Bureau of Business Research


Date of this Version



Business in Nebraska vol. 56, no. 657


Copyright 2001 by Bureau of Business Research, University of Nebraska.


In a rural state like Nebraska, the implementation of any legislation aimed at improving efficiency in local public education, while providing more equitable educational benefits, likely would not be smooth or speedy. This is due in large part to the conglomerate pattern of the state's 587 local school districts. Some are physically very large, others very small; and some have huge enrollments while many have very few students. Some provide elementaryonly education, some are secondary-only, and sti ll others are K-12 (Figure 1). Elementary-only districts are either joined with secondary-only districts or affiliated with K-12 districts to form school systems. Some school districts have no students.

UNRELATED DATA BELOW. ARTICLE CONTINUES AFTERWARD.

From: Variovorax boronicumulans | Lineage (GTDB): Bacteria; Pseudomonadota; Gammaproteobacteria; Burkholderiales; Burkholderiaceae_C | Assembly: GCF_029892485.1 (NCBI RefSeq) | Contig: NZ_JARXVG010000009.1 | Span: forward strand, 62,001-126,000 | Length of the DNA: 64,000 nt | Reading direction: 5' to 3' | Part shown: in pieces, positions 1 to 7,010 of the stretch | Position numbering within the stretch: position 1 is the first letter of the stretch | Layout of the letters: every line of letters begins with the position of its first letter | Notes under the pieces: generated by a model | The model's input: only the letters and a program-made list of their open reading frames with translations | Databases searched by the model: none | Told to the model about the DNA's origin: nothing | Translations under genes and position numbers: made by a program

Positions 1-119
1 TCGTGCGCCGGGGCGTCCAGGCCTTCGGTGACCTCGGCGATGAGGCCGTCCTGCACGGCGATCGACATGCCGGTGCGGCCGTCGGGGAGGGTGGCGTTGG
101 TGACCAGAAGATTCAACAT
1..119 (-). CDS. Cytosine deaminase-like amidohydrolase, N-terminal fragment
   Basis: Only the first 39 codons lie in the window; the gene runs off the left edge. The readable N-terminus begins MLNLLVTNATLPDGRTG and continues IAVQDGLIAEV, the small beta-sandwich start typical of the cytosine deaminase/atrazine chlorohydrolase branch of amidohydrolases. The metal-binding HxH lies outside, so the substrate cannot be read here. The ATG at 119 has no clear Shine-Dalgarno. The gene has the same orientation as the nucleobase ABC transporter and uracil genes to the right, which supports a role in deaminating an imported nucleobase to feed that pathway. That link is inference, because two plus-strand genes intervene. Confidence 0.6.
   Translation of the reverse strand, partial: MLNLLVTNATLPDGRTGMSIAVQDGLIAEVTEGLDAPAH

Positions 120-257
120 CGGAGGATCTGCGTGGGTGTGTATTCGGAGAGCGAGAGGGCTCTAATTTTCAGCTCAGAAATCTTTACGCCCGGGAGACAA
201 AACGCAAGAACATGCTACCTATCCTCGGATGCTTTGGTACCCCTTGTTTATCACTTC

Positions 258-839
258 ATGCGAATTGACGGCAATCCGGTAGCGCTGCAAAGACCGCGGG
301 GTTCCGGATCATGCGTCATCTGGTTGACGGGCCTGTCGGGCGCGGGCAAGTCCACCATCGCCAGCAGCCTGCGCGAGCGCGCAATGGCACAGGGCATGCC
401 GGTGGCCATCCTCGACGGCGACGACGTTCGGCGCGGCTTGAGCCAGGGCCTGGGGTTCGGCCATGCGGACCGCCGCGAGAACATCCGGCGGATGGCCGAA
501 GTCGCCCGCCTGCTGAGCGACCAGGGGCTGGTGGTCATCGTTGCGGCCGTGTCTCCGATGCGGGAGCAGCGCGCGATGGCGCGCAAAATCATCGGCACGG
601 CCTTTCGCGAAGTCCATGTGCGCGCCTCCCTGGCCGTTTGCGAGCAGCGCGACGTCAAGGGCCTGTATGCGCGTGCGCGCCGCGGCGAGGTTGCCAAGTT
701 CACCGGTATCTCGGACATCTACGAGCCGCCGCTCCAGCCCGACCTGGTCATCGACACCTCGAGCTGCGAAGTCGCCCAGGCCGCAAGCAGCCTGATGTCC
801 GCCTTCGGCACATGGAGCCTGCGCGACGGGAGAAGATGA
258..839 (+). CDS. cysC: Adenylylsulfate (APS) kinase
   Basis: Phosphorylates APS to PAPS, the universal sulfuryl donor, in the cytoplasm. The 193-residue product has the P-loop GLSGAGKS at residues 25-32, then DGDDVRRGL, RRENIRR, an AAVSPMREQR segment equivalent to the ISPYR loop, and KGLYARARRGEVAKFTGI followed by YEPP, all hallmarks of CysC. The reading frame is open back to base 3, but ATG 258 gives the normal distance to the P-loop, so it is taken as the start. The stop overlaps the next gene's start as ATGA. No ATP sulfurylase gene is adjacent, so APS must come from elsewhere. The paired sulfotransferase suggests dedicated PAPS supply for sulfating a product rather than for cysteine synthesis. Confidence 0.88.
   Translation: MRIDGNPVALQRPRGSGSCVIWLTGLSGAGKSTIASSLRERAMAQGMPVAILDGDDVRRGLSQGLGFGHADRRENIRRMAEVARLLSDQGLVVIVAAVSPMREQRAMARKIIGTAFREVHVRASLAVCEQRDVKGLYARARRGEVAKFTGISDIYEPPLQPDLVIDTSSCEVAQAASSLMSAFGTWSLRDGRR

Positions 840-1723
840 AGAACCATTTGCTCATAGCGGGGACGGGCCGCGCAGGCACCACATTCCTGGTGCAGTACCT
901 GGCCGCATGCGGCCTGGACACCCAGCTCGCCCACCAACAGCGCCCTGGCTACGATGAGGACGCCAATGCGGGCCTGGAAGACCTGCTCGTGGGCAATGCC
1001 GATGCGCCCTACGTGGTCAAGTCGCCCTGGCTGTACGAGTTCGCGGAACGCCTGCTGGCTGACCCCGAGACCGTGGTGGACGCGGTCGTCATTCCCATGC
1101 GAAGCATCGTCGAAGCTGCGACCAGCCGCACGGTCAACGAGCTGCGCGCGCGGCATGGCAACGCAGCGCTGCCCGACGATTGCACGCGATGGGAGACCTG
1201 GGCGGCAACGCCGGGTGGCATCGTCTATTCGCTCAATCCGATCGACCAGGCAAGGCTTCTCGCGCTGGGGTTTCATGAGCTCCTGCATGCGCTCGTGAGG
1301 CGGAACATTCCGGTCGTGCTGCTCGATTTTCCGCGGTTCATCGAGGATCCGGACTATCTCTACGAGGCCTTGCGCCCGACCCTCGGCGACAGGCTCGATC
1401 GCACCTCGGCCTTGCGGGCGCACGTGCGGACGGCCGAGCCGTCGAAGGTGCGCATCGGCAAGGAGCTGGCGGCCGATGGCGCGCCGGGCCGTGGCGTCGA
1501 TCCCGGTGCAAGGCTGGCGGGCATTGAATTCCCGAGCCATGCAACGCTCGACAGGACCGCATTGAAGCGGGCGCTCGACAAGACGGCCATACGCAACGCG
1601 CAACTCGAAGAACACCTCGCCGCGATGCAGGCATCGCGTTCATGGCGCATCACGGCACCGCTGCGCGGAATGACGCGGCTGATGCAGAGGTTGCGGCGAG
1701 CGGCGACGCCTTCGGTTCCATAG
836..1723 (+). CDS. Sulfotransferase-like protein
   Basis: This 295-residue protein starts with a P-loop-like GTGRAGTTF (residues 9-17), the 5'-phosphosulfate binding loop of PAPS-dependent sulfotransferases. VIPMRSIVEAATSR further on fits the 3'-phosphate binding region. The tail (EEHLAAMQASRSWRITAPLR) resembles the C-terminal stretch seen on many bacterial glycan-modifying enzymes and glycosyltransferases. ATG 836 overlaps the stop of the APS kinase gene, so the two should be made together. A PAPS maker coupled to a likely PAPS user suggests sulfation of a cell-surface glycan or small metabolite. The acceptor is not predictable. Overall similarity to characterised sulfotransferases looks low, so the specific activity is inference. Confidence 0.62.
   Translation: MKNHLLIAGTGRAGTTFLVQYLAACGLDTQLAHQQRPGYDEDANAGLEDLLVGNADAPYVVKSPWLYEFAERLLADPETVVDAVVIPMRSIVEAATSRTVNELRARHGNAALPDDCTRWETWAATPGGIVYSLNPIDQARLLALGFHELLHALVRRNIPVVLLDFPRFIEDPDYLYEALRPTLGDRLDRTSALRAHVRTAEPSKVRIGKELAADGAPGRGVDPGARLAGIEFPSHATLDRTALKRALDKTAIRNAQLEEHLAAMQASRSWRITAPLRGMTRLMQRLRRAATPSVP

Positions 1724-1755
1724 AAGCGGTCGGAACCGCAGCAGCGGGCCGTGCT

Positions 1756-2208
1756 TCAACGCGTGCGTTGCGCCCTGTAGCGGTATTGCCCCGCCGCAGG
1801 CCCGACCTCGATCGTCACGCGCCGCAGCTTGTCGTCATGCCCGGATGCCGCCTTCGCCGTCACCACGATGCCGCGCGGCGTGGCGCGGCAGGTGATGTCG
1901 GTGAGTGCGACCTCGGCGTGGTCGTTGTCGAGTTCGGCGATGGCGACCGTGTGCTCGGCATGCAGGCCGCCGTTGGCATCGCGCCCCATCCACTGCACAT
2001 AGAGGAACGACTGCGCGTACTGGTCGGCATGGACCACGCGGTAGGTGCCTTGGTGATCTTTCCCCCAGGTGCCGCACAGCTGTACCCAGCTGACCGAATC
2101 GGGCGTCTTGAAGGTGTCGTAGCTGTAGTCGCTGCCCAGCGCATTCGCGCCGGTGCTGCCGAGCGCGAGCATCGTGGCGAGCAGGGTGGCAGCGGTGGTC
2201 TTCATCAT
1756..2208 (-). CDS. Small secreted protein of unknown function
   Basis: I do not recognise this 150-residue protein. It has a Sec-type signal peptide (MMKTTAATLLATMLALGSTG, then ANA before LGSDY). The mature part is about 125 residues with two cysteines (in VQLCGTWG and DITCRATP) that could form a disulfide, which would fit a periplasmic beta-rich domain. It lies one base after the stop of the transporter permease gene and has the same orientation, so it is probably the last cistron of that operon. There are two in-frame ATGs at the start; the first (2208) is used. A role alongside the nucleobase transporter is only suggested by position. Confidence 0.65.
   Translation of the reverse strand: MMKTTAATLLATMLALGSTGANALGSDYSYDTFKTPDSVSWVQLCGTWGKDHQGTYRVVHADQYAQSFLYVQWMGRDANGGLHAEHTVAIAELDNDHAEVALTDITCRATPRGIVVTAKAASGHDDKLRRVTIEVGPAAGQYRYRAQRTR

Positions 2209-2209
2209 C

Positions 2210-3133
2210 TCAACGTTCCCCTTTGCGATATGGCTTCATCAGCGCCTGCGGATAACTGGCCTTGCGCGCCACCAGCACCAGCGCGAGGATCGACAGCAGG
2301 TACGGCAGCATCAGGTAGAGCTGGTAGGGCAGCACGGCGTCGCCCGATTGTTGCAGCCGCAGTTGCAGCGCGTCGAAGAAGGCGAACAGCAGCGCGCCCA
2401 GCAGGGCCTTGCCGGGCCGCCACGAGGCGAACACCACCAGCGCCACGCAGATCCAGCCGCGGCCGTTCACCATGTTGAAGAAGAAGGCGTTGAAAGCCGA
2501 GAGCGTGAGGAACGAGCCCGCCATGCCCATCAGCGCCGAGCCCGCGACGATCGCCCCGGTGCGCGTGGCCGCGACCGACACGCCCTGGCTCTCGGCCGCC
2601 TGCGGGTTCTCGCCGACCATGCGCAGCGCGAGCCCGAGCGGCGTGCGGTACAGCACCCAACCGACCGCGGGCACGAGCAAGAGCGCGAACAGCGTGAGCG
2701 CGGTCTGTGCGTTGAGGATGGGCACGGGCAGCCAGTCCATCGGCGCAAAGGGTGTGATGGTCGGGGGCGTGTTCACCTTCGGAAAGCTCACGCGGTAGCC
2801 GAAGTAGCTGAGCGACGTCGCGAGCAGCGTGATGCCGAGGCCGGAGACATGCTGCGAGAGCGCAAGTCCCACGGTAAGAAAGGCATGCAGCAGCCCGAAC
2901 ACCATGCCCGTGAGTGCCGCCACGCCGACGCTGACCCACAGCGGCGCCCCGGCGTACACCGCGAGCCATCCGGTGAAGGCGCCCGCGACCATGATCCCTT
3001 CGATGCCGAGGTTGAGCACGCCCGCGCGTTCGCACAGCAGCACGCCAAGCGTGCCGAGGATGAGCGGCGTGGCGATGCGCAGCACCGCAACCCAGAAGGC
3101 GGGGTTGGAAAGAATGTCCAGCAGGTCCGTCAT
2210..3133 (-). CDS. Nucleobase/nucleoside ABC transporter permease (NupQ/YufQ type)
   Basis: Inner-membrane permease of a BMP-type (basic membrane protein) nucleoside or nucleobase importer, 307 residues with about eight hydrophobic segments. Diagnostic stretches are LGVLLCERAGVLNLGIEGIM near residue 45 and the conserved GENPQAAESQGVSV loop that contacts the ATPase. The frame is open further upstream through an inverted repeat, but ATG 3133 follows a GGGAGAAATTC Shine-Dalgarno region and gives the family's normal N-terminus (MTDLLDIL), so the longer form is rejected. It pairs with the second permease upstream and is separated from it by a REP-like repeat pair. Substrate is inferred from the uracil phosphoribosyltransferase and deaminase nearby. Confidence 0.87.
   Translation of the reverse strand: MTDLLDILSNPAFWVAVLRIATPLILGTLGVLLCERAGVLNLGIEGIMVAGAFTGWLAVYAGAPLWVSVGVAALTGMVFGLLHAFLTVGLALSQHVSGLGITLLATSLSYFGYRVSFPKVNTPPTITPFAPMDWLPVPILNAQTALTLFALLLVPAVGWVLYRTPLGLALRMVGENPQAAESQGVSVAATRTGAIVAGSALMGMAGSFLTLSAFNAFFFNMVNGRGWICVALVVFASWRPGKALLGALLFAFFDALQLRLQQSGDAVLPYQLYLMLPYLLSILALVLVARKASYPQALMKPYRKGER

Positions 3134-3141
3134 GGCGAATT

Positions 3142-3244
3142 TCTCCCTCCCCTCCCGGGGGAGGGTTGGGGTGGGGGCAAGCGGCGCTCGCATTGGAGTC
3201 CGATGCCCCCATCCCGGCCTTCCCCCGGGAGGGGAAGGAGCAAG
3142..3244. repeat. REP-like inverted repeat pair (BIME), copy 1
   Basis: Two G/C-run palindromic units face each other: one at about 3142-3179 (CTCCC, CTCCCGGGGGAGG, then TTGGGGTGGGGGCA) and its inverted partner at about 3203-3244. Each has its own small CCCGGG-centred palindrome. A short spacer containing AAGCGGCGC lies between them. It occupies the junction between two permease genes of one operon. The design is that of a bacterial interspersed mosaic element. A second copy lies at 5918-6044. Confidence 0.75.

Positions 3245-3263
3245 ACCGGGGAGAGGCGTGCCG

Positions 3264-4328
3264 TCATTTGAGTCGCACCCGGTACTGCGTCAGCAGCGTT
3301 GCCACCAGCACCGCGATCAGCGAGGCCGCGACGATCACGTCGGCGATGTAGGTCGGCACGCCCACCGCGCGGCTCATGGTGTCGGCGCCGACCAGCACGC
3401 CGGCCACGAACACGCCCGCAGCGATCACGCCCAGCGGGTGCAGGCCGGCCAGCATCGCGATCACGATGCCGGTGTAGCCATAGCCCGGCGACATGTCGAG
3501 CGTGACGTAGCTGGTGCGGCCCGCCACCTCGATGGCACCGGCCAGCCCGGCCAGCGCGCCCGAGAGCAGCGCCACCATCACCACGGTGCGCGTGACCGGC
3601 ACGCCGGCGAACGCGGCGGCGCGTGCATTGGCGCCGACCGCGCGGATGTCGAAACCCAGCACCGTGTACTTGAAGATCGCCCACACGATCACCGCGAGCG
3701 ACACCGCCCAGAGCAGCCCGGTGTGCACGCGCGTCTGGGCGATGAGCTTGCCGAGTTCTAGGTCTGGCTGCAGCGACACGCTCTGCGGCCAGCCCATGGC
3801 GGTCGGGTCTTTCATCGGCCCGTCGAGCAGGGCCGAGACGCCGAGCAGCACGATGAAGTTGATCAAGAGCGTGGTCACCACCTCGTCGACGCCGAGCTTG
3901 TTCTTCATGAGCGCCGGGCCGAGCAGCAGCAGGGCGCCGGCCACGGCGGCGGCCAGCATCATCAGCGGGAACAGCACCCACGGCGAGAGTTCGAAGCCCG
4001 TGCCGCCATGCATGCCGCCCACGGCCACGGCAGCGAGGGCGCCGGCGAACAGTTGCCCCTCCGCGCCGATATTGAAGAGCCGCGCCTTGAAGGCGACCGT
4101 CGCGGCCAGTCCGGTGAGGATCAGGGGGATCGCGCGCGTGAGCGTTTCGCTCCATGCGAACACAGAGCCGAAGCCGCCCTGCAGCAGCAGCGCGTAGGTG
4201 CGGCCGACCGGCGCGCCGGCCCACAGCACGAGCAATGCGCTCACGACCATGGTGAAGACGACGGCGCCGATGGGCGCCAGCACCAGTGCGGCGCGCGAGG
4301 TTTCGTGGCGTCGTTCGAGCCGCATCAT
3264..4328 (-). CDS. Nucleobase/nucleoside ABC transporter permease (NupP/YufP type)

Nebraska's pattern of public school districts is the result of decades of change in local populations and economies, influenced by taxpayers' efforts to keep property taxes low. This complex mixture of school districts is, in part, the reason for the enormous variation in per student expenditure across the state. The purpose of this article is to provide a summary of per student expenditure by district size, with an emphasis on the expensive and inexpensive districts within each size group. Nebraska Department of Education data for the 1999-2000 school year were used.